Literature: The Spy Who Came In from the Cold
"What the hell do you think spies are!? Moral philosophers measuring everything they do against the word of God or Karl Marx? They're not! They're just a bunch of seedy, squalid bastards like me: little men, drunkards, queers, hen-pecked husbands, civil servants playing cowboys and Indians to brighten their rotten little lives. Do you think they sit like monks in a cell, balancing right against wrong?"The Spy Who Came In from the Cold is the third novel by John le Carré.After the death of a number of British-run agents in East Berlin, SIS officer and head of Berlin station Alec Leamas is recalled to London by the head of the service, Control. When Leamas refuses a demotion, Control then suggests to him a plan to bring about the downfall of Hans-Dieter Mundt, the agent of East German Intelligence responsible for the death of Leamas's agents. But the mission is not what it seems...Reflecting the cold and somewhat inhuman nature of intelligence work in the early days of the Cold War, the novel suggests the uncomfortable thought that the difference between the Western intelligence agencies and their opponents was very little indeed, with both resorting to underhanded methods to achieve their aims.A screen adaptation of the novel starring Richard Burton as Leamas and directed by Martin Ritt was released in 1965.
— Alec Leamas
- Adaptation Name Change: Liz Gold becomes Nan Perry in the movie, supposedly because the studio feared it would be too easy for people to take lines out of context to refer to Burton and his then-wife Elizabeth Taylor.
- Agents Dating: An important plot point. Although Liz Gold is not an agent (she's a secretary of a local cell of the Communist Party of Great Britain), her relationship with the head of the West Berlin office of the British Secret Intelligence Service, Alec Leamas, is noteworthy in the context of this trope due to the conflict between love and loyalty from the couple, to the point of Leamas telling all the information in exchange for her freedom. They manage to overcome the issues, albeit at a high price.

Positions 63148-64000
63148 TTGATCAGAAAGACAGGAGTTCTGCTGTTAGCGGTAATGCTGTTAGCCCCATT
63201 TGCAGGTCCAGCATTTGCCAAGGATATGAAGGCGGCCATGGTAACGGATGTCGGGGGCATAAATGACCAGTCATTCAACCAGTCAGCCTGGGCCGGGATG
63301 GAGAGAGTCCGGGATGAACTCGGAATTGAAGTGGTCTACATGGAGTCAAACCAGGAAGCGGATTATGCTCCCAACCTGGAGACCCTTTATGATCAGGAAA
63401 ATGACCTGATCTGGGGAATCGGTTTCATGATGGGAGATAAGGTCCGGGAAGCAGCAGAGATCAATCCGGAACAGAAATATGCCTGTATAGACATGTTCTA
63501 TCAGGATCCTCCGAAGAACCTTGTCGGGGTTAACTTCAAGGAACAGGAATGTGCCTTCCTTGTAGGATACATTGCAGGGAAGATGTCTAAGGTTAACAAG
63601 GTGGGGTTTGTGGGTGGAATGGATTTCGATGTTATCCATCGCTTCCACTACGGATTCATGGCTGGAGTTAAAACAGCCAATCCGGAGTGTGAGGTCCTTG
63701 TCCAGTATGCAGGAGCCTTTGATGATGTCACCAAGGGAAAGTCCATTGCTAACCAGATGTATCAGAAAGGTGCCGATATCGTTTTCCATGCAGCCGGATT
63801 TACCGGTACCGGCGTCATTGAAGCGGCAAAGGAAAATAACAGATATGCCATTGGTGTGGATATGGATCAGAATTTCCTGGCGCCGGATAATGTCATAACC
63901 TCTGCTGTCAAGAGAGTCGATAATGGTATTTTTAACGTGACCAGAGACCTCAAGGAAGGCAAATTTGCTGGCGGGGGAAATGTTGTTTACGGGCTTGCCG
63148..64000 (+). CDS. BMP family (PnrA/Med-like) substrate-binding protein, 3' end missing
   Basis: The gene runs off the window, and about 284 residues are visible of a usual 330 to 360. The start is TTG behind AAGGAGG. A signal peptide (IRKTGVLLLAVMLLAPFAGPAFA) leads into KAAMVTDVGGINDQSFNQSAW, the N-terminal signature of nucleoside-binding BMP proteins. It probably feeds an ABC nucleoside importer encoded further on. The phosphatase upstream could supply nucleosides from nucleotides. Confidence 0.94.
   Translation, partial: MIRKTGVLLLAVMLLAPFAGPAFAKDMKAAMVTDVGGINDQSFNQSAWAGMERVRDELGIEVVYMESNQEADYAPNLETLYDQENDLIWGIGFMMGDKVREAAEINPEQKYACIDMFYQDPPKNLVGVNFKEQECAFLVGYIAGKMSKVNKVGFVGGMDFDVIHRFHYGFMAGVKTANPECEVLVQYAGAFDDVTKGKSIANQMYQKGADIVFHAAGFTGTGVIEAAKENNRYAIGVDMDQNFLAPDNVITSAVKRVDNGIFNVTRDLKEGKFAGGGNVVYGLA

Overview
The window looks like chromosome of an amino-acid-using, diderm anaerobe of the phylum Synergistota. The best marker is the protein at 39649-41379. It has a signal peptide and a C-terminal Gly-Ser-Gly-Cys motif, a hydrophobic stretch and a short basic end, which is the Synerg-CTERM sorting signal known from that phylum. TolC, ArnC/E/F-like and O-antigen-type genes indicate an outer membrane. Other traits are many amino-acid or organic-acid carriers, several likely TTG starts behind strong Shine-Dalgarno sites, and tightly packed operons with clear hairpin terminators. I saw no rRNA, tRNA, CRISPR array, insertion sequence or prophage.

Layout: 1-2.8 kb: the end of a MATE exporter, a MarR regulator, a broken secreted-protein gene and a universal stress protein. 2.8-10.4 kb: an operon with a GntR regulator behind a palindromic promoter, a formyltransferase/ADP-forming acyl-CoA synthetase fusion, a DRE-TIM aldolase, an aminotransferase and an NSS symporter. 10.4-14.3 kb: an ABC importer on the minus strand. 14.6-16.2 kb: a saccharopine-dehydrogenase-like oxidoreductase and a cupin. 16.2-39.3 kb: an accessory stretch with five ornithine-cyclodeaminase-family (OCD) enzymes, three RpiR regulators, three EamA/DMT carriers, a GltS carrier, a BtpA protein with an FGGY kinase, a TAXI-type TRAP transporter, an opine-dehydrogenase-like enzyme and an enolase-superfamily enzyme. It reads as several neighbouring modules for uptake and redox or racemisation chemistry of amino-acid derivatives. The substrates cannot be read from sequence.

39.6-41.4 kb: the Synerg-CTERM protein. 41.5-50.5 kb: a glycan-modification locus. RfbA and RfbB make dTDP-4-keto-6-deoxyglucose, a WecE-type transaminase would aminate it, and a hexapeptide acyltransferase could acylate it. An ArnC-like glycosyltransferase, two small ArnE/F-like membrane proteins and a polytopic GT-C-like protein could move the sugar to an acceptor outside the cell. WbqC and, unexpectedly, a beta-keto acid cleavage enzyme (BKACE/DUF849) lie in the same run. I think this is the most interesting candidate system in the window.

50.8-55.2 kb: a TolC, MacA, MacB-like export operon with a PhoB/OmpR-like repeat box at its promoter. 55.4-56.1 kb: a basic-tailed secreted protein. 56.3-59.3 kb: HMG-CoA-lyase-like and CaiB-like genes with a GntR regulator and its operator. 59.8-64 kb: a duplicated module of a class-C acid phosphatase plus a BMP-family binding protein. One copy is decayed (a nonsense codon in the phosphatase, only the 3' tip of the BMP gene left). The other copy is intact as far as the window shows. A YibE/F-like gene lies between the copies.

- The Bad Guy Wins: At the end of the book, Leamas is dead, Control has helped Mundt to destroy Fiedler's evidence against him so thoroughly that he is all but immune future attacks of that kind, Fiedler is probably going to be executed, and Liz Gold, the only other potentially troublesome loose end for Mundt and Control, has been shot dead at the Berlin Wall.
- Batman Gambit: Control's plan for dealing with Mundt rests on the assumptions that Fielder hates Mundt and will jump at the opportunity to bring him down, that the East Germans distrust the British so much that if the Circus outs Mundt as a British double agent, the Stasi will readily suspect that it is a frame-up, and that Fiedler as a Jew will be mistrusted by the still-antisemitic East German authorities.
- Blond Guys Are Evil: Mundt is a blond man, a Stasi agent, an ex-Nazi, a murderer, and a traitor.
- Break the Cutie: Poor Liz.
- Commie Nazis: Mundt is a former Nazi agent, who joined the Communinsts.
- Darker and Edgier: For its era, anyhow. Unlike James Bond novels, this book tries hard to prevent spydom from looking glamorous.
- Downer Ending: Mundt and Control have won, Fiedler is all but certain to be killed, Mundt has arranged Liz Gold's betrayal and death, and Leamas lets the Volkspolizei kill him out of despair.